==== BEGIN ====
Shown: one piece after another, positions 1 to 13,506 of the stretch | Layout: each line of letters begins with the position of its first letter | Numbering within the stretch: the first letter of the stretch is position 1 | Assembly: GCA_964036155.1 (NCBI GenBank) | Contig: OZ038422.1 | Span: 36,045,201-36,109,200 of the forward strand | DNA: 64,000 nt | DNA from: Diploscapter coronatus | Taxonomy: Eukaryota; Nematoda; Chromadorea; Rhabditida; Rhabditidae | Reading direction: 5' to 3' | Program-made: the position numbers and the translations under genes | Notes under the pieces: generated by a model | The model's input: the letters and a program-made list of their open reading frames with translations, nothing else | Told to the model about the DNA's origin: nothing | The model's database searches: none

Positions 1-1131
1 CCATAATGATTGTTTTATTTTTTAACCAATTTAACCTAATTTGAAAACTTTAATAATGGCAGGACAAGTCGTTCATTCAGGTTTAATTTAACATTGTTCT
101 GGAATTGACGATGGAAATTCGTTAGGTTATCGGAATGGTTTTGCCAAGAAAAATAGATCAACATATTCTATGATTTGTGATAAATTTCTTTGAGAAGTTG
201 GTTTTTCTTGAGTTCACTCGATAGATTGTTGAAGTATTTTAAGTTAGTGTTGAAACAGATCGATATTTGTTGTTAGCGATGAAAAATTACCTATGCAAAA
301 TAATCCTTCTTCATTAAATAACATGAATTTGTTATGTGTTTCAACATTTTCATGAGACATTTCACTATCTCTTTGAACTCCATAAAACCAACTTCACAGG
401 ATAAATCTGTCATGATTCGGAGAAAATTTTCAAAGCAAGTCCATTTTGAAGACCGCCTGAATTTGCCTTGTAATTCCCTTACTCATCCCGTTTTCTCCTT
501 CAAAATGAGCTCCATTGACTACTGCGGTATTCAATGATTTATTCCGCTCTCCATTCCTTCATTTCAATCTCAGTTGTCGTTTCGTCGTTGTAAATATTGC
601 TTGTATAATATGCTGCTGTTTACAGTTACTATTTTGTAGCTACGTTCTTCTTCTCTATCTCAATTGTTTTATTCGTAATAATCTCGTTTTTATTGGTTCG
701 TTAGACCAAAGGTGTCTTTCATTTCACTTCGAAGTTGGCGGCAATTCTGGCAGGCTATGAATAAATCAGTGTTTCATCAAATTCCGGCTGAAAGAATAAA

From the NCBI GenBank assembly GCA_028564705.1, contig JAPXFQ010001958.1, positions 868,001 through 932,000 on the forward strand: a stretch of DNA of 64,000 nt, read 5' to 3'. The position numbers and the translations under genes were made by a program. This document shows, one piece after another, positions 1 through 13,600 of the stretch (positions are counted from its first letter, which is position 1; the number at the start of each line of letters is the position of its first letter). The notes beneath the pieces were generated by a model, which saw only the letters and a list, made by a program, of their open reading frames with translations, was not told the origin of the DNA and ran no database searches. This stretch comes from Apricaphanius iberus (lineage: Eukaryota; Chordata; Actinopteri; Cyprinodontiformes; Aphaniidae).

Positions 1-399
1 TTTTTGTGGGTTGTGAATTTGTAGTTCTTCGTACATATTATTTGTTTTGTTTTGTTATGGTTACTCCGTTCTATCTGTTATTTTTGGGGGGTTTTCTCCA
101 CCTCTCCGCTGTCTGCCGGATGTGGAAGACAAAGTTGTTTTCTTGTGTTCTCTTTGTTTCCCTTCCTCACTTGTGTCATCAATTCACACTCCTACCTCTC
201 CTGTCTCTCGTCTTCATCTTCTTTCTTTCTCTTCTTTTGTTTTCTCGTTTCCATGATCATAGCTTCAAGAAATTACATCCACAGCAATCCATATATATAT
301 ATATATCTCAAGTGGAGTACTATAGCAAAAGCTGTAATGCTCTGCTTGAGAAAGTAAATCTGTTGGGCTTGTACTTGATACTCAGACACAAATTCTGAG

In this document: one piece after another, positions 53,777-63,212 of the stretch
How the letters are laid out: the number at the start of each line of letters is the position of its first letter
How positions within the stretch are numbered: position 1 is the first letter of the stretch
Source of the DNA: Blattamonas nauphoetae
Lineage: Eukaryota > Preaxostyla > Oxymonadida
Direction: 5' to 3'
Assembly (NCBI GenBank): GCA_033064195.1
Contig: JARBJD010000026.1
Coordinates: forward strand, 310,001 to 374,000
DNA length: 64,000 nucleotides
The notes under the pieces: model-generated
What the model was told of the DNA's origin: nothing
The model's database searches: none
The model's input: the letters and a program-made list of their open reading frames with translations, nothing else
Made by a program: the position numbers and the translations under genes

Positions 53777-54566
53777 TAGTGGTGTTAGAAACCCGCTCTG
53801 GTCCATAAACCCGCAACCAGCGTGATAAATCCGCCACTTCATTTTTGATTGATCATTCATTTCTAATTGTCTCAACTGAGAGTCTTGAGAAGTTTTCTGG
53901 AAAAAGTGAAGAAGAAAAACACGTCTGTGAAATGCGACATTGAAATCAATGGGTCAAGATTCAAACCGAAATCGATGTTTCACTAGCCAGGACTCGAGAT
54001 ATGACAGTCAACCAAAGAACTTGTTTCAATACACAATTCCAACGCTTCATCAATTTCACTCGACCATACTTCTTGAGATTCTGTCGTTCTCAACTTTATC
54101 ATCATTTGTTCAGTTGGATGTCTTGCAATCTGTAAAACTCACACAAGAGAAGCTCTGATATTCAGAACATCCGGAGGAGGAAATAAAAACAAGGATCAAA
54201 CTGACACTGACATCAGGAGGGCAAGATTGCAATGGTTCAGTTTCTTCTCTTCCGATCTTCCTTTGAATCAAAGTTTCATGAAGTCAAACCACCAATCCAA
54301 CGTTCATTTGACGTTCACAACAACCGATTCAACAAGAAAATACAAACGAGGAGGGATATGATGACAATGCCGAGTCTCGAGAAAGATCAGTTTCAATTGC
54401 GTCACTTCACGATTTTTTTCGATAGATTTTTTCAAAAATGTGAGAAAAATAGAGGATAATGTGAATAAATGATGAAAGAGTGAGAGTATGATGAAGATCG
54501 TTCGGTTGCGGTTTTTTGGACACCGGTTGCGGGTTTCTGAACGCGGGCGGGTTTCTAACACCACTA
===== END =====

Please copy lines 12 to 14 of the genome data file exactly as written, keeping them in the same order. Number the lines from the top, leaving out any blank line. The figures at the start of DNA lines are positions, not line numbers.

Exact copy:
Positions 1-399
1 TTTTTGTGGGTTGTGAATTTGTAGTTCTTCGTACATATTATTTGTTTTGTTTTGTTATGGTTACTCCGTTCTATCTGTTATTTTTGGGGGGTTTTCTCCA
101 CCTCTCCGCTGTCTGCCGGATGTGGAAGACAAAGTTGTTTTCTTGTGTTCTCTTTGTTTCCCTTCCTCACTTGTGTCATCAATTCACACTCCTACCTCTC